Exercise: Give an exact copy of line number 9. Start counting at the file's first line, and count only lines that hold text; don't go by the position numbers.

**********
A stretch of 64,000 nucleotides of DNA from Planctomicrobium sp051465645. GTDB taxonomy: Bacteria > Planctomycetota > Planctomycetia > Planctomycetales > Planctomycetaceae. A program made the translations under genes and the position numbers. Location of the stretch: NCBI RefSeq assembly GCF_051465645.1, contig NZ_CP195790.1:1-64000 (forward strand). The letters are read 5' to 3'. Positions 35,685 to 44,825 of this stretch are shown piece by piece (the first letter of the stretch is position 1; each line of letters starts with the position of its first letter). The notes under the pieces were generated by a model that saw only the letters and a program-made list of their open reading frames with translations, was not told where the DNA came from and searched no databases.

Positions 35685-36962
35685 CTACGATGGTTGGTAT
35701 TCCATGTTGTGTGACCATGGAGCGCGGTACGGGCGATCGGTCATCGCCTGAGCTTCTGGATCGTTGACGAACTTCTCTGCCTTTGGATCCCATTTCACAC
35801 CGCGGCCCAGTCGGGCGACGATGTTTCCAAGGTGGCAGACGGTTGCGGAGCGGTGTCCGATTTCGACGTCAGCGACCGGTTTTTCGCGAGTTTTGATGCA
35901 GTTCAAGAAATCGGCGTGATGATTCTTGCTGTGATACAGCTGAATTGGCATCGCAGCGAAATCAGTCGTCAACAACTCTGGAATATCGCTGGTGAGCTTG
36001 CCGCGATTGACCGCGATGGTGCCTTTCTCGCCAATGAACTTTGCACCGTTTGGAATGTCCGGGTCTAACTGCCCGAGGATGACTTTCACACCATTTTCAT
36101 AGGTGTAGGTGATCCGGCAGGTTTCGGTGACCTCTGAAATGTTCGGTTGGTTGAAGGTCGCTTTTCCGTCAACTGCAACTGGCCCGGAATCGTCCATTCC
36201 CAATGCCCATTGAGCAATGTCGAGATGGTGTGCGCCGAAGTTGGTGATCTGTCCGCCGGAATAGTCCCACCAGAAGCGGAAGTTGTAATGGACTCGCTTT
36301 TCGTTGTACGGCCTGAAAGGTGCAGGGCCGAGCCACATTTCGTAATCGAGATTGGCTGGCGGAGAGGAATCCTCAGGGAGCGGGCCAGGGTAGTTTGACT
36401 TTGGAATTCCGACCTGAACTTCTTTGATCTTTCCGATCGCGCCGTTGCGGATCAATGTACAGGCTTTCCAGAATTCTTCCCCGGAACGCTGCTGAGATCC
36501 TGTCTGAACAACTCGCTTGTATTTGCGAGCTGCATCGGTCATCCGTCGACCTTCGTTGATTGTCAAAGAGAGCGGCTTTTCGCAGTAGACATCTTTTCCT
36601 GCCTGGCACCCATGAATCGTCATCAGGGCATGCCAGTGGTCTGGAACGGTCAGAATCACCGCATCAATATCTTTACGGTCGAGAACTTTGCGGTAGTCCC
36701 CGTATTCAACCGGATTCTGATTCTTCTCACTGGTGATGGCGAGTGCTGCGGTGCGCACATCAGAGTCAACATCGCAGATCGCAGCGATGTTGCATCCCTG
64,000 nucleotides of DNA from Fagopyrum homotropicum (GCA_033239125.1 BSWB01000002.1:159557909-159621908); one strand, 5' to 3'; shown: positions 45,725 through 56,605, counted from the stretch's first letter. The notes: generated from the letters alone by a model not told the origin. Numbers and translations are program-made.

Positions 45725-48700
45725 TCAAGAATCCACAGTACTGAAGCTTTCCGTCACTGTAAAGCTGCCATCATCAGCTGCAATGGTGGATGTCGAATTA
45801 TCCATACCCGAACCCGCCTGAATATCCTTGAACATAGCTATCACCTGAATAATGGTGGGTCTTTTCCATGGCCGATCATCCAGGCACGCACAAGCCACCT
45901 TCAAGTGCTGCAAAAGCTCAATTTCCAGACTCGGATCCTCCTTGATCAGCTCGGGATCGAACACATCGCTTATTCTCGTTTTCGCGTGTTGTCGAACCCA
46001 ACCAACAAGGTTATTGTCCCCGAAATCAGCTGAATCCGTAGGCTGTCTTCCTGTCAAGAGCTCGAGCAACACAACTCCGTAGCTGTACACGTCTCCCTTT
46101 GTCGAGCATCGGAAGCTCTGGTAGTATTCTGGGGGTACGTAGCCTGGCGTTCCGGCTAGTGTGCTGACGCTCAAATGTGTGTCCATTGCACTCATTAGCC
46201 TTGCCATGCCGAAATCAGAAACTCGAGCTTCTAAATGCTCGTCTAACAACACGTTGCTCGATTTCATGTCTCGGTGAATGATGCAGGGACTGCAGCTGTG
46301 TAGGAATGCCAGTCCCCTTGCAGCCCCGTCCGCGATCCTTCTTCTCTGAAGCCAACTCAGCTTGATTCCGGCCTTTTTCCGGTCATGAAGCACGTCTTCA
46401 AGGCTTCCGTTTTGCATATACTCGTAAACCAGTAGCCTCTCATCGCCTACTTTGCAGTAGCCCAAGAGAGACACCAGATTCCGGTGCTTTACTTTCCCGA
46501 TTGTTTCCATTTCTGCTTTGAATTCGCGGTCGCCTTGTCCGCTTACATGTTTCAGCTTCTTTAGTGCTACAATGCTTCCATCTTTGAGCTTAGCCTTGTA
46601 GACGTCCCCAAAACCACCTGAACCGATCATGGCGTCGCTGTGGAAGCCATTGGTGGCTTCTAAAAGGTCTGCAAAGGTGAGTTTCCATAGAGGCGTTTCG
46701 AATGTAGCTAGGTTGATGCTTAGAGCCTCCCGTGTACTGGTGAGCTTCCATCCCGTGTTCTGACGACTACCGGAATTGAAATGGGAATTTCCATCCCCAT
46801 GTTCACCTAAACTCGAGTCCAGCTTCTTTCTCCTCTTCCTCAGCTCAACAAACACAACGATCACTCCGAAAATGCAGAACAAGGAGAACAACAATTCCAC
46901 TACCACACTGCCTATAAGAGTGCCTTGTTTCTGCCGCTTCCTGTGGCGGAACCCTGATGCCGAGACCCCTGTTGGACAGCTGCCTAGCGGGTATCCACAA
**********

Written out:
36201 CAATGCCCATTGAGCAATGTCGAGATGGTGTGCGCCGAAGTTGGTGATCTGTCCGCCGGAATAGTCCCACCAGAAGCGGAAGTTGTAATGGACTCGCTTT